A HISTORIC council-owned building could be saved by constructing a number of homes in a public space near Taunton town centre, a report suggests.

A working group of councillors has concluded that Flook House should be saved from the bulldozers "for its historical interest and potential social value".

Somerset West and Taunton Council at the end of last year discussed demolishing the property off Station Road, along with the former public toilets, at a cost of £110,000.

It was said that the area had become a "magnet for anti-social behaviour" and Flook House, home to an MP 200 years ago and until more recently a register office, expensive repairs.

The working group has decided the toilet block should be demolished and lease extensions offered to new or exiting tenants of Flook House.

The group is asking next Wednesday's executive meeting for £125,000 for a business planning process to provide project management, engage architects and other "necessary specialists".

A report to the meeting says: "Rising costs of property compliance mean that the council need to invest significant sums to maintain the ageing Flook House building with little in return by way of rent.

"The longer term solution seeks to produce a financial return to support the costs of operating Flook House."

It adds: "The challenge faced by the group was to consider the future of the building and the immediate surrounding area against the backdrop of rising capital costs, the maintenance needs of the building and reducing tenancies and therefore income.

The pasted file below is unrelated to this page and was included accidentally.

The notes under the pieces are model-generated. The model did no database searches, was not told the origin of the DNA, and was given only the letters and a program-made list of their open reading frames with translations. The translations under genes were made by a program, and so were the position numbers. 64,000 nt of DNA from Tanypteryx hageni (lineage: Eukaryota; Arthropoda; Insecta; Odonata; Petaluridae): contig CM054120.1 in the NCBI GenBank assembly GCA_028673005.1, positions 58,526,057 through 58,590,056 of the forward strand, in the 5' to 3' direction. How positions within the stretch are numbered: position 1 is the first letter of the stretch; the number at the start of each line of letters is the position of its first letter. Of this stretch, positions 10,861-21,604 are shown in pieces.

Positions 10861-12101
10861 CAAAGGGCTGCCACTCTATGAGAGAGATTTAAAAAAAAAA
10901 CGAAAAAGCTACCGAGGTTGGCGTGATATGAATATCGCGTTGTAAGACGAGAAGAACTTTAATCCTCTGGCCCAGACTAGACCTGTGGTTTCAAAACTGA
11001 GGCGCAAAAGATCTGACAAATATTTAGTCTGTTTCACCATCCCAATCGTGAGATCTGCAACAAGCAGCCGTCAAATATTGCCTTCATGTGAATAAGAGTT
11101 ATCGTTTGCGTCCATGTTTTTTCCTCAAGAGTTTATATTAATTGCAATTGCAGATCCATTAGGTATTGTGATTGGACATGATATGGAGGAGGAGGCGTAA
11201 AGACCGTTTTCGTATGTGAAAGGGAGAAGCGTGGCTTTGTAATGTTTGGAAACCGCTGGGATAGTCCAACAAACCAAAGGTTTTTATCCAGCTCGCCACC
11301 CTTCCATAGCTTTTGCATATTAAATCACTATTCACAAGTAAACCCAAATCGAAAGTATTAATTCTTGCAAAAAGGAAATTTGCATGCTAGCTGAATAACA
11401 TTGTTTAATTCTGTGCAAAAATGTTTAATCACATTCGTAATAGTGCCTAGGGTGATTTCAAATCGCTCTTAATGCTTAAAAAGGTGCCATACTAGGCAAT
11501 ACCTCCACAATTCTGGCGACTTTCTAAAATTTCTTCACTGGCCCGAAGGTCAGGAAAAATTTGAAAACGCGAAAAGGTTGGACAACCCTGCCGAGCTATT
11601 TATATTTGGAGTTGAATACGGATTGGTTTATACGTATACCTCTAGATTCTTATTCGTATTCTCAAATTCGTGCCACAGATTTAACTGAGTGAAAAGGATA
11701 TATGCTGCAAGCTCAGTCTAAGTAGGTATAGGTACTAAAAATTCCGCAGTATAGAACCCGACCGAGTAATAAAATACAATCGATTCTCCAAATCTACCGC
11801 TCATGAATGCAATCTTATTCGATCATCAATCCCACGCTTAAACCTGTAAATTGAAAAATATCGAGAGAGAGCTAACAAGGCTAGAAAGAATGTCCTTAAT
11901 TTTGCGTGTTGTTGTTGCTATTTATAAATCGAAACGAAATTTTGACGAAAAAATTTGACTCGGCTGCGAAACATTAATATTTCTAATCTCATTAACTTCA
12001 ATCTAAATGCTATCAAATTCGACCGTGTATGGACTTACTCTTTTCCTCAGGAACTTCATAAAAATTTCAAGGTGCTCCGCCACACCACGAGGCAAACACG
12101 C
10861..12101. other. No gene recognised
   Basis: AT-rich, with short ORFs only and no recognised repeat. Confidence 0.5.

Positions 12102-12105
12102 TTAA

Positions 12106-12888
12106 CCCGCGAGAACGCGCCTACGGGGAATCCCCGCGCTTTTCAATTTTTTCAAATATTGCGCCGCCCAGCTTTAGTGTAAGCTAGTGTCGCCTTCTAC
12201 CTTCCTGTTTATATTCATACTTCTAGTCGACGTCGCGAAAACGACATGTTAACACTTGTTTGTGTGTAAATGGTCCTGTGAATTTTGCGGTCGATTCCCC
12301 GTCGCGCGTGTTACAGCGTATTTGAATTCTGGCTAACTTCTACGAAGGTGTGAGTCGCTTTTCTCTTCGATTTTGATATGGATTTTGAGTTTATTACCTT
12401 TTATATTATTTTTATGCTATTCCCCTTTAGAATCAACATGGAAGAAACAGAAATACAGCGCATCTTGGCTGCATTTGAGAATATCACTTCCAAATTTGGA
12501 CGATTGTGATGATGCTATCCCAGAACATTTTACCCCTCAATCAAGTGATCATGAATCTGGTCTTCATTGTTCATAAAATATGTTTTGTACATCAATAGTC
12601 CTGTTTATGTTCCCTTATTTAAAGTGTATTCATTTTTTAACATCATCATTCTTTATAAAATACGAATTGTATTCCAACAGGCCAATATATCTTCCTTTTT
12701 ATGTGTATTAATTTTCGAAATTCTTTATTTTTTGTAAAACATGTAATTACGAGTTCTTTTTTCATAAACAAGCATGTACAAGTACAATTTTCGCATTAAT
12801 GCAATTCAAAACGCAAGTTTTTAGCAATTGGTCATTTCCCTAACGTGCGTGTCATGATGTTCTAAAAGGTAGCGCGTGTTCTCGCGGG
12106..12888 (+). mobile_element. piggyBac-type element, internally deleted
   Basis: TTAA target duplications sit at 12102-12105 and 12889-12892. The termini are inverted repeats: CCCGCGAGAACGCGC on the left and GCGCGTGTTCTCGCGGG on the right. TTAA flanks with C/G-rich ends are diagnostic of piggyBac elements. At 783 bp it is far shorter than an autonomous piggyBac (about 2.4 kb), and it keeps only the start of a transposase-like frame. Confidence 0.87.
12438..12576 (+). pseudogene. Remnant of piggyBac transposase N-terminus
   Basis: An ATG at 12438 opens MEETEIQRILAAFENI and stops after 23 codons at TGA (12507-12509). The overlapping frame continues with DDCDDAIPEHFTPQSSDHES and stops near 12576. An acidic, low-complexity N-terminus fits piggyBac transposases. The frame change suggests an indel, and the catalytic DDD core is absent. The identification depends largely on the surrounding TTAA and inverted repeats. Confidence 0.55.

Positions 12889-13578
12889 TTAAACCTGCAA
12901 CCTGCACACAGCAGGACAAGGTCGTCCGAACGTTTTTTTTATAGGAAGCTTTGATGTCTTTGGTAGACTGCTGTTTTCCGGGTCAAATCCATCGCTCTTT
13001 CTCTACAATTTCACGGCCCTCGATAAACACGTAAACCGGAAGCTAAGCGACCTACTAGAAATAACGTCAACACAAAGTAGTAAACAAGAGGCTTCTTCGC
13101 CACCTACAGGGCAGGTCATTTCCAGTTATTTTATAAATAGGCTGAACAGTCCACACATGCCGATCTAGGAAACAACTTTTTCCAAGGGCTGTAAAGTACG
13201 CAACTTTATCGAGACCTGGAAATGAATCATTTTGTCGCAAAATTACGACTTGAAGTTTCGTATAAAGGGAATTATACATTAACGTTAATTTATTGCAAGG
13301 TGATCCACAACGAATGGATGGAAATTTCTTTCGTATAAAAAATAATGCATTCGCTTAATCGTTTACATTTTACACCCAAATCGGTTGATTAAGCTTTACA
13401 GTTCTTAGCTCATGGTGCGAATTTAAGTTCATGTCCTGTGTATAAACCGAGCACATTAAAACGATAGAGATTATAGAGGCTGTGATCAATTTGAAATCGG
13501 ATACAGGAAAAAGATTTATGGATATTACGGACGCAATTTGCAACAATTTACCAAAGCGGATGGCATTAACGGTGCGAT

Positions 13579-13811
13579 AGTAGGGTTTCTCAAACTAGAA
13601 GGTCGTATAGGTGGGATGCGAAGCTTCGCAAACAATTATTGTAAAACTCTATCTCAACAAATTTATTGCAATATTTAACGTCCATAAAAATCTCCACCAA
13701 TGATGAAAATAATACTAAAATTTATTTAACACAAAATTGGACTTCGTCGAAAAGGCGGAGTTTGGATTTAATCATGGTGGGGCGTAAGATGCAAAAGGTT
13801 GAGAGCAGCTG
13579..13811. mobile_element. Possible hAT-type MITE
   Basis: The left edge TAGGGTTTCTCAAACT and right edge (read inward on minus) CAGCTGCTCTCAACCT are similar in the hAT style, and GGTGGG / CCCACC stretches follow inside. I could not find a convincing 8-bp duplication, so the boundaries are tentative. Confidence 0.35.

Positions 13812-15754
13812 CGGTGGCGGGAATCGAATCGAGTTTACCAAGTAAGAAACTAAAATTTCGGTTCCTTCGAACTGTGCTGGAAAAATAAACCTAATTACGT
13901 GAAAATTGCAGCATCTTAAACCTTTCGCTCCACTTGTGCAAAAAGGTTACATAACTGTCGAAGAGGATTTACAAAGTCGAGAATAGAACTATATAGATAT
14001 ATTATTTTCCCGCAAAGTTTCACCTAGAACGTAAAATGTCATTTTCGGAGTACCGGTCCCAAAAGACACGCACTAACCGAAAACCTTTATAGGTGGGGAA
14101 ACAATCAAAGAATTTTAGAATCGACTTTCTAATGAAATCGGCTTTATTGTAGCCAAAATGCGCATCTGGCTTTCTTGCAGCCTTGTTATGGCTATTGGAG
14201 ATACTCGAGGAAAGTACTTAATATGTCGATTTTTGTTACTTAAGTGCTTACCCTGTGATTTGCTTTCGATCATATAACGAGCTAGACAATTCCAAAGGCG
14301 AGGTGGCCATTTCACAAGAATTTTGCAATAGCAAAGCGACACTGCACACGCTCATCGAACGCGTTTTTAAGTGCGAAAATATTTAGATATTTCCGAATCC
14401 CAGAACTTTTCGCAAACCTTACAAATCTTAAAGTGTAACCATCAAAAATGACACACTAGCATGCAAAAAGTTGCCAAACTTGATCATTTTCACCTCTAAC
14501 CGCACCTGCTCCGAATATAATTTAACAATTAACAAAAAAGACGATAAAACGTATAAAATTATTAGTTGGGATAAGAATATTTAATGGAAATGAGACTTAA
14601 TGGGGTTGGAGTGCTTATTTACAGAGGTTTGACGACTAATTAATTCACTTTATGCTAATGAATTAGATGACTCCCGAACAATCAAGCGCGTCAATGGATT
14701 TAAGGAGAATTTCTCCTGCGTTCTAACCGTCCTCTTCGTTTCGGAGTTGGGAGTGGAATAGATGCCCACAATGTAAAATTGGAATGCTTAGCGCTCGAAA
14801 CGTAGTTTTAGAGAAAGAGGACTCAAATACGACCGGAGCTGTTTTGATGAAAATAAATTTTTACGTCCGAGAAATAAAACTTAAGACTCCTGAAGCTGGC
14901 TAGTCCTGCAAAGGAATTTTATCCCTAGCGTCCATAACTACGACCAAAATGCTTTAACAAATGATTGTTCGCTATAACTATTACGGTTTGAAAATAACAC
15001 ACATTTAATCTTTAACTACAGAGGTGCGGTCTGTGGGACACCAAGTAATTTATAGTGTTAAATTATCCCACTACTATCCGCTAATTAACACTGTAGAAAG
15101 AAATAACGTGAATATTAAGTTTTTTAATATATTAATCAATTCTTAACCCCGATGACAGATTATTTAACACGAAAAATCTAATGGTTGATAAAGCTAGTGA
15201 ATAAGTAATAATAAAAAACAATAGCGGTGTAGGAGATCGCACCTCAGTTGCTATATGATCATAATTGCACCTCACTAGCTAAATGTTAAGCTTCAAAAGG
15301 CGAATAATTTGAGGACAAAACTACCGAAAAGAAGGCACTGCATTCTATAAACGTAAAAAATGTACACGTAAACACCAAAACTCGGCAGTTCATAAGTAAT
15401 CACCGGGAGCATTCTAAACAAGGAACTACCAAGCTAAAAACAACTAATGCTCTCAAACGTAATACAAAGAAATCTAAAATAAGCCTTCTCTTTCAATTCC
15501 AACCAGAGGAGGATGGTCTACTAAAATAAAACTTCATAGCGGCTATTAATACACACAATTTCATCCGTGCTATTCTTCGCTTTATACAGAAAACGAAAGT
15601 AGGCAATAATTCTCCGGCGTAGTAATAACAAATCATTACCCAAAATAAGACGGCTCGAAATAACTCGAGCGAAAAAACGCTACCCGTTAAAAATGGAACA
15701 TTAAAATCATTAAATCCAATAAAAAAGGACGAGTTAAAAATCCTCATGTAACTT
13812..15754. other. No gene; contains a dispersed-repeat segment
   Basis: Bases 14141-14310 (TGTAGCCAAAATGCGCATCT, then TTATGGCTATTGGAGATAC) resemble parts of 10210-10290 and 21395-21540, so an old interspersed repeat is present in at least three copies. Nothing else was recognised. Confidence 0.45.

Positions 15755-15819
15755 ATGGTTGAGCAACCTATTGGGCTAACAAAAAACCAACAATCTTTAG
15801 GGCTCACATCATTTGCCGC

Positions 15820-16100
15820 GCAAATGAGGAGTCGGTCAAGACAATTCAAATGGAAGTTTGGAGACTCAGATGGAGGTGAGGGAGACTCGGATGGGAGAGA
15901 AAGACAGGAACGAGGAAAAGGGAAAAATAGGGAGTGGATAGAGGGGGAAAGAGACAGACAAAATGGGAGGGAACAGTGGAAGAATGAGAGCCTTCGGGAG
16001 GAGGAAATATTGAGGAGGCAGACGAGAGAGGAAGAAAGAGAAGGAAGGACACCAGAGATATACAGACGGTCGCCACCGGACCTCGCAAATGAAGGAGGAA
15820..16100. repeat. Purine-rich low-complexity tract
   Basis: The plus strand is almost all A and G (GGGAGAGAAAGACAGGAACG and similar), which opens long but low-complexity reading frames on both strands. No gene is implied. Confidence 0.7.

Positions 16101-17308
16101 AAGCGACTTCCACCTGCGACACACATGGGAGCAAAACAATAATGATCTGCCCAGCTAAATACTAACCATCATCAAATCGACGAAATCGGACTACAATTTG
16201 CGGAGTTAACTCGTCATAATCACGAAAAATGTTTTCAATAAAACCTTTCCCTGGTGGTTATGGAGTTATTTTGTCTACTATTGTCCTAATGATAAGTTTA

"The original report was brought at a time when a decision was needed to invest £22,000 on compliance works. These compliance works have now been commissioned."

The working group supports continuing to let the property rather than demolishing, selling off or converting it into housing

But it proposes "a wider regeneration of the area to bring financial support" to the building.

The report says: "The preference to continue to the let Flook House was supported on the basis that the group wanted to keep the building and the other options to do so would be difficult and

costly to implement.

"There was considerable discussion regarding the use types sought, and the tenants and tenancies that would be preferred as there are a range of options including the current use types through to a community hub, town council offices, art gallery/studio space, etc.

"The estimated initial feasibility project costs are significant when compared to the estimated £220,000 capital investment required to bring the Flook House property up to a higher standard.

"It is understood though that the project is to consider the potential for residential development of the area in order to raise funds that may be reinvested to improve the Flook House asset.

"The two aspects need not be linked as development of the area may prove to be a positive option regardless of the how council chose to spend any income.

"The wider development may be financially beneficial and council may choose to divert those funds to activity of a greater priority."

Flook House currently brings in £12,070 a year in rent.